House Of The Week
Canadian expat Jordan Alexander wanted a unique, light and large home, yet also one that fit into a seaside environment, so who better to commission for the design than a Kiwi architecture icon, Roger Walker.
Like all Roger Walker designs, the Esplanade home in Island Bay is very individual, packed with interest, angles, port holes, triangle and rectangular windows. The unexpected is around every corner, it's a home that excites and surprises at every vantage point, offering huge views over the bay, the island, while being just minutes from downtown Wellington.
The planning was a careful process, with consultation between the client and architect stretching out over 18 months. The site itself is open to the sea at the front, but protected from the wind and bathed in afternoon sun out the back: the result is a structure the client says has spaces for many moods.
"It's a simple design, with lots of nooks and crannies that give interest," says homeowner Alexander.
Architect Walker recalls that the build pushed council restrictions to the max, both in terms of footprint and height.
"Once we had determined the envelope with the council, we then designed within the rules, we've used nautical images, like the prow of a ship at the front, with the bridge connecting, and colours reflecting the sea and marine feel."
The owners wanted big, so of a 445 square metre site the build covers 363 square metres over three levels, with a fourth-level alfresco area.
The open-plan living is on the mid level above the road and includes kitchen, dining and glass doors opening to decking. This level also includes bedrooms, a family bathroom, a library and a reading nook. In the kitchen you'll find a small and intimate dining spot for morning coffee, where daughters enjoy a snack while Alexander cooks.
The upper level includes the master bedroom with ensuite, plus a connection to the house's prow over a bridge, which Jordan Alexander uses as her office. Working in there is like being in another world, she says. The home is packed with the unique: the front doors meet to form a round of etched glass and at varying times of day, light is reflected to create a world map, at one time on the floor, at another time of day on the wall.
"Ever since I've been a kid I've loved maps," says Alexander. "It's more a welcoming concept, so no matter where in the world you've arrived from, you're welcome."
The basement level, stepping down from the entrance, is filled with light and warmth connecting to two separate outdoor areas.
"Underfloor heating makes the lower level toastie warm, it's just a delight to be there and with so many windows it's wonderfully light."
Architect Walker says it was a pleasure to work on a flat site when so much of Wellington is steep, and to work with a client who was keen to reflect the marine surrounds.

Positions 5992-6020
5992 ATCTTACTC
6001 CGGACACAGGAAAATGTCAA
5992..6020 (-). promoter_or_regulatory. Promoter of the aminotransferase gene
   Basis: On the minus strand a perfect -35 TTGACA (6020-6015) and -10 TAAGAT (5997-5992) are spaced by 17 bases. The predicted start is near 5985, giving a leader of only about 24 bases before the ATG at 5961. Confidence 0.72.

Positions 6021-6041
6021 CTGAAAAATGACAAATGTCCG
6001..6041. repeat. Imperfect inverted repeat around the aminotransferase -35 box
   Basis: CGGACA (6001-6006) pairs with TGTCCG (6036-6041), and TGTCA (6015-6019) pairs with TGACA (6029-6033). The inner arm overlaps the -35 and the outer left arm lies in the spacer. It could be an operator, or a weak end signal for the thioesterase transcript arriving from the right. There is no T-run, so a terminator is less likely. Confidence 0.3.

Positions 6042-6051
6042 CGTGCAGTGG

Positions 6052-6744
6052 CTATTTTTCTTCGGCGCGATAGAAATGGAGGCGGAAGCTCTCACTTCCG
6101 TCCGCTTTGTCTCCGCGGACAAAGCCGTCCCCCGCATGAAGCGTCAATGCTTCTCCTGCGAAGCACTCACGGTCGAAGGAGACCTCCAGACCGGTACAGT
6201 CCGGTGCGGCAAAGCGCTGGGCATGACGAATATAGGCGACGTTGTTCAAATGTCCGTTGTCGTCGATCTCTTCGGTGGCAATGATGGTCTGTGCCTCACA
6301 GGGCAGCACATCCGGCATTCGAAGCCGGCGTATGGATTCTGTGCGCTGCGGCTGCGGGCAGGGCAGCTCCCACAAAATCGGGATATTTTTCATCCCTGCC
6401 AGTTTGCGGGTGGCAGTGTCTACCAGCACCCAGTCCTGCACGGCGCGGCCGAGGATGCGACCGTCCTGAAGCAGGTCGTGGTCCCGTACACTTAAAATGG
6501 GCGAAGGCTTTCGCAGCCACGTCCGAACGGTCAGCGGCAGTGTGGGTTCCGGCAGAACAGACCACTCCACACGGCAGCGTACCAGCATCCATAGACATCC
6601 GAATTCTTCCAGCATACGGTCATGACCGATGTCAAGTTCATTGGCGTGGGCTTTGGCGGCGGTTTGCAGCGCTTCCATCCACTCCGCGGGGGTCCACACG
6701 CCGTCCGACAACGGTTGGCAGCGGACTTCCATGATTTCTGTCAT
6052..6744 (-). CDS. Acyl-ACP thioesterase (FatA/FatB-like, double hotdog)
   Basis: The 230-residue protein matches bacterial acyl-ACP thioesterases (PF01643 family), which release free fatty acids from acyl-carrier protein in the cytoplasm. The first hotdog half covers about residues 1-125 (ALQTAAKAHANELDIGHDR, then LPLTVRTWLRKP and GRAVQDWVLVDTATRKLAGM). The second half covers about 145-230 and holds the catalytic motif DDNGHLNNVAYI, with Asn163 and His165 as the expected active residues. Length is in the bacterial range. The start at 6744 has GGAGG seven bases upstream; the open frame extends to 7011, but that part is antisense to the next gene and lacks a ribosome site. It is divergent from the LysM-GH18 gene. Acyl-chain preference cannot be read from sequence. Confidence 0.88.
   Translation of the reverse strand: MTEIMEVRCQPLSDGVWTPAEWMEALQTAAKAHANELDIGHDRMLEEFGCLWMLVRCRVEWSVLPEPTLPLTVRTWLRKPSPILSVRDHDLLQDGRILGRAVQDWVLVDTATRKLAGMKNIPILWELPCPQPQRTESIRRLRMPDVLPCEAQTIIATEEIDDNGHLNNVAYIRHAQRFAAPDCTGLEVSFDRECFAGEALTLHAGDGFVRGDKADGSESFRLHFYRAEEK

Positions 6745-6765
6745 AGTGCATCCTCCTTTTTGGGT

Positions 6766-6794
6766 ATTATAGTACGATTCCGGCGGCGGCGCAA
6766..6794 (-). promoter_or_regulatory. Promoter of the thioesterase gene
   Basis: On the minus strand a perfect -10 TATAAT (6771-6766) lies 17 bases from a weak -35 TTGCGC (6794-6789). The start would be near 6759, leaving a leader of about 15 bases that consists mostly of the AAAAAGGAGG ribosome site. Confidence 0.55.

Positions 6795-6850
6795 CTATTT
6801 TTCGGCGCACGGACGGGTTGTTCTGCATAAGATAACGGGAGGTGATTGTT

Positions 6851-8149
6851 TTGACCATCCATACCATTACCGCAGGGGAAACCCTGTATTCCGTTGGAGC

"Jordan wanted to capture the atmosphere of the location, the marine feel, so by using durable materials in an environment that can be hostile at times we've created something very robust."
Native timber floors combine with carpeted bedroom floors, areas delineated by the lie of the timber flooring. The kitchen is appealing, easy to use and enhanced by glorious views over Island Bay from every work bench.
"I wanted a no fuss and frills kitchen, I'm that kind of gal and that's what stainless steel provides, I love the big sinks, the kitchen is a great place to cook, it's efficient."
Build cost: Just over $1 million
Architect: Roger Walker, Walker Architecture + Design Ltd
Size: 363 square metres
Materials: Concrete, steel glass, wood, aluminium joinery.
Energy efficiency: Underfloor heating (basement), gas flame fire, space heaters, double glazing, insulation, heating zoned and on thermostat.
Done Right: "The design, you couldn't capitalise more on the views. And the light, the design has a really interesting capture of light and there isn't one space that doesn't have natural light, even underground in the basement."
Done Wrong: "Not having underfloor heating everywhere. And I should have developed the back sooner, fully utilising the site from an outdoor perspective, as I'm doing now with the hot tub and sauna where you can and enjoy the full moon over the bay as it appears."
Unexpected: "The cost, oh my God, if I did it again I'd have a fixed contract. The costs just escalated, but at the moment you think 'lets do that', or, 'that would be good', it was all the add ons. Even the film over the windows to give that etched glass effect cost $15,000."
Next Time: "I'd leave the country until the project was finished. I'd have a fixed price tender and I'd not want to be as involved next time. But maybe there wont be a next time, where would I find another site like this?"
- © Fairfax NZ News